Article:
Oil loses ground, but remains on track for third weekly gain
Brent falls from 2019 highs, although Opec-led supply cuts, and US sanctions on Iran and Venezuela provide support
London — Oil fell further from 2019 highs on Friday, but was set for a third consecutive week of gains due to supply cuts led by producer club Opec and by US sanctions on Iran and Venezuela.
Brent crude futures were at $67.39 a barrel at 9.42am GMT, 47c below their last close. Brent hit a four-month high of $68.69 on Thursday. The benchmark has risen by just under a third since the beginning of January, when Opec started to cut production.
US West Texas Intermediate (WTI) futures were at $59.53 a barrel, down 45c from their last settlement. WTI marked a 2019 peak in the previous session at $60.39.
Both contracts were on course for their third consecutive week of increase.
“For all the recent chatter of positive vibes and faithful oil bulls, the $70 barrier has so far proved a tough nut to crack for the European benchmark,” PVM analysts wrote.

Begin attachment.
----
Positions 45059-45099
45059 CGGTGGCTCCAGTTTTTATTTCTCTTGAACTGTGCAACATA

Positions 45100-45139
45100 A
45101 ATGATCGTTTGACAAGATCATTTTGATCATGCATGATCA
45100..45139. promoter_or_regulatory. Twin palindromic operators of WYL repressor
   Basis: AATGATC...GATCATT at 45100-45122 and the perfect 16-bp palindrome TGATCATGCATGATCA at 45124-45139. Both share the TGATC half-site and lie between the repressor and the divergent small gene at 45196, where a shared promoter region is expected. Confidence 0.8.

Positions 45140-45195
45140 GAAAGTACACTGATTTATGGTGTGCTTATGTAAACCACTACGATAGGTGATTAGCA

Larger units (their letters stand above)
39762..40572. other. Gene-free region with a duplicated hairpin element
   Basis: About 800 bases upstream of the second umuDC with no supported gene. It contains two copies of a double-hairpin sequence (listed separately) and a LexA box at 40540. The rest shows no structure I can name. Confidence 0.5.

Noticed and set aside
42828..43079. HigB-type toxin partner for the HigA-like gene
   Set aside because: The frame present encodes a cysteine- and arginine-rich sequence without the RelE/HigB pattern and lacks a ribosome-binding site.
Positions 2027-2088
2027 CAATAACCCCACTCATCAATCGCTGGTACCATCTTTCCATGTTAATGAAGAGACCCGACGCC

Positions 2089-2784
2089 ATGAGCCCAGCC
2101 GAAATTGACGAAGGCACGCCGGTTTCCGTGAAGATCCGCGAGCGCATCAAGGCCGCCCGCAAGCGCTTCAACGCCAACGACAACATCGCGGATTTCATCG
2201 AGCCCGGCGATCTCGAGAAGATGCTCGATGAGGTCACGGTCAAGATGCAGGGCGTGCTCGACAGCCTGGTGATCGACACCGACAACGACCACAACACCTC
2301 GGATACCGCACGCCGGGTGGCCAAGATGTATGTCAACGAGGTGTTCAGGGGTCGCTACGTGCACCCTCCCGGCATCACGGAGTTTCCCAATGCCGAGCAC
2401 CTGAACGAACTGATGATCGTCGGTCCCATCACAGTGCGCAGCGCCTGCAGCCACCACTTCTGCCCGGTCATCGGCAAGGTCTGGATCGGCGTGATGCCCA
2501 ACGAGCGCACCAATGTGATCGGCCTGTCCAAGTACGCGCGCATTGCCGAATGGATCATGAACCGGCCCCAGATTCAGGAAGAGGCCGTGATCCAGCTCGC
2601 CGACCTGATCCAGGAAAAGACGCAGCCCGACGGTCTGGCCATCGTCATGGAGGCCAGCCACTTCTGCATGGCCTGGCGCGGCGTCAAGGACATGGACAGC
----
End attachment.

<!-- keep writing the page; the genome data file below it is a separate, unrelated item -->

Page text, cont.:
“A sense of hesitancy has taken hold across the energy complex. Market players are waiting for a bullish catalyst to spark a decisive upside breakout. The most obvious contender would be a conclusive trade agreement between the US and China.”
As economic growth has slowed across Asia, Europe and North America, potentially denting fuel consumption, no breakthrough has emerged in the trade standoff between Washington and Beijing, at least before meetings scheduled on March 28-29.
Three in four Japanese companies expect US-China trade frictions to last until at least late 2019, a Reuters poll found.
A jump of more than 2-million barrels a day in US crude oil production since early 2018 to a record 12.1-million barrels a day has made the US the world’s biggest producer, ahead of Russia and Saudi Arabia.
This has resulted in increasing exports, which have doubled over the past year to more than 3-million barrels a day. The International Energy Agency estimated that the US would become a net crude oil exporter by 2021.
US energy firms last week reduced the number of oil rigs operating for a fourth consecutive week, with drilling slowing to its lowest in nearly a year, according to energy services firm Baker Hughes. Fresh data is due on Friday.
Still, oil prices this year have been propped up by supply cuts by oil cartel and allies such as Russia.
Beyond Opec, oil prices have been boosted by US sanctions against Opec members Iran and Venezuela.